Chula Vista, CA:This pilot project integrated safety strategies, such as Crime Prevention Through Environmental Design (CPTED), into efforts to improve the public's perception of safety in the west-side community of Chula Vista while simultaneously promoting physical activity, particularly in neighborhood parks and at trolley stations. Based on a needs assessment conducted by community members and youth, the Western Chula Vista Preventing Violence-Healthy Eating and Active Living Report (PV-HEAL Report) provided recommendations for improvements to various city government departments. The report included photos vividly demonstrating the need for action to address safety. This project inspired the Redevelopment Agency to support the Chula Vista Utility Box Program, which engaged youth in beautifying neglected and vandalized utility boxes. The boxes were painted by youth with art that is culturally reflective of their community. The Metropolitan Transit System plans to implement some of the report recommendations into the rebuilding of the "Blue Line" transit system by 2014. Lastly, the Public Works Department adopted report suggestions for construction guidelines for all new parks. Recommendations included increased lighting, culturally appropriate designs, trimming bushes to provide more openness in public spaces, and reducing vandalism and graffiti.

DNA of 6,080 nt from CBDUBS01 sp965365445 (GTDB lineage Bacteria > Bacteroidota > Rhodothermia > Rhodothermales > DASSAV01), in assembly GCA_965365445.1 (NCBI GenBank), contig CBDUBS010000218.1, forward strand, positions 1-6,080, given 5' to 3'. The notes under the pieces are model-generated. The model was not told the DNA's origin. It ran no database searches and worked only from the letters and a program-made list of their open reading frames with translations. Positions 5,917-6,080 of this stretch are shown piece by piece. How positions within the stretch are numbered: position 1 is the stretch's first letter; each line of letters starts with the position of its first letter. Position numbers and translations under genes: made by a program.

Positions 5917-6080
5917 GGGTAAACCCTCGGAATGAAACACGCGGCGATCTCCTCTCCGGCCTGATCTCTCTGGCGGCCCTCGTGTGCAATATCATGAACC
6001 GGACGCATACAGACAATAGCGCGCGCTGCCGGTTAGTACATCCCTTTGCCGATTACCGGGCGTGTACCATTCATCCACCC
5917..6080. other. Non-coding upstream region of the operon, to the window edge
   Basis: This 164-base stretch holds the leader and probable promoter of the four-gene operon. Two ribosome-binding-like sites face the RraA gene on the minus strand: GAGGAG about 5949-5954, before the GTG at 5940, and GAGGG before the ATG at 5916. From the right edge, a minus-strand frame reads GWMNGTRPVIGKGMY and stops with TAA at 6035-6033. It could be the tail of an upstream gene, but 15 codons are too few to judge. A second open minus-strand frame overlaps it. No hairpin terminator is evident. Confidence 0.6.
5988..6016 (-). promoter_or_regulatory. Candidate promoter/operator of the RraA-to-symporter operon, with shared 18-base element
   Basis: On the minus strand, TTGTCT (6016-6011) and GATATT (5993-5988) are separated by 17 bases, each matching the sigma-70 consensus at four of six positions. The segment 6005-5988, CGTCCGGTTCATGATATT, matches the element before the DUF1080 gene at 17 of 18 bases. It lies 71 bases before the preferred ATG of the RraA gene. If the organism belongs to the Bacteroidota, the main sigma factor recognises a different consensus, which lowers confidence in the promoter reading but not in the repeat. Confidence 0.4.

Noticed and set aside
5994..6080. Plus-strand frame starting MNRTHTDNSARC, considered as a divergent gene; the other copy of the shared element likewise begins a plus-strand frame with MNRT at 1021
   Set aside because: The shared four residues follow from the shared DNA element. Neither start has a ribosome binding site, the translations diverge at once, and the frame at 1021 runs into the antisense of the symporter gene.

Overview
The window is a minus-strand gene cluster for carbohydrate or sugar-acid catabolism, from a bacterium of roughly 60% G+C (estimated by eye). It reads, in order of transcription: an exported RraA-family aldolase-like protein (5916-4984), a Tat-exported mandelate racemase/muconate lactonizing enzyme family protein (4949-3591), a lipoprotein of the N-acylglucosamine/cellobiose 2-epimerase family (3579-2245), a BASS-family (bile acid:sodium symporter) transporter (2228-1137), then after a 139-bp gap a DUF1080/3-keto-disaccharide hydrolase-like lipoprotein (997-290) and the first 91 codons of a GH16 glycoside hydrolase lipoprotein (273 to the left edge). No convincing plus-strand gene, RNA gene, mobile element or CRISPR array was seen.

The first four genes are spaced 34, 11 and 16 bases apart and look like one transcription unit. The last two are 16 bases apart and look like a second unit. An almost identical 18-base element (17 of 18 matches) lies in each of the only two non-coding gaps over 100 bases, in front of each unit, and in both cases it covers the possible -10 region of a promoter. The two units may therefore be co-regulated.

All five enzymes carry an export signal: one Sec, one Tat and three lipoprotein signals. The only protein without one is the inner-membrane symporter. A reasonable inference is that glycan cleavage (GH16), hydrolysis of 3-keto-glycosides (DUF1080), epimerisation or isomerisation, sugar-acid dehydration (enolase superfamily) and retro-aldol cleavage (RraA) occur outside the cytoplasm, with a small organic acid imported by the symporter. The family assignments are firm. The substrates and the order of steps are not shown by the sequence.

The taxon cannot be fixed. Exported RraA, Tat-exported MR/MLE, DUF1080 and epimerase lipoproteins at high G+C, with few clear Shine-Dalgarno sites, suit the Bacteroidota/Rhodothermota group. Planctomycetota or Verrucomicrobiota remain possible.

Community team:

  • Cambios con Fe
  • Chula Vista Police Department
  • Chula Vista residents and youth
  • Community Health Improvement Partners
  • Environmental Health Coalition
  • Health & Human Services Agency - South Region
  • Institute for Public Strategies, Inc.
  • Network for a Healthy California
  • Walk San Diego
  • Youth

In early 2010, a team of community advocates in western Chula Vista began work as part of a pilot program to Prevent Violence and Promote Healthy Eating and Active Living (PV-HEAL). The community partnership focused on efforts to influence infrastructure and landscaping improvements to improve the health and safety for all residents in western Chula Vista. Their PV-HEAL project inspired the Chula Vista Utility Box Program, which engaged youth in beautifying previously neglected and vandalized utility boxes with art that is culturally reflective of the community. Boxes beautified in early 2011 have remained unaffected by graffiti and tagging. Also, the areas where the project was focused have seen a reduction in violent activity. This is just one example of increased community capacity and engagement in Western Chula Vista to create safe public spaces for physical activity.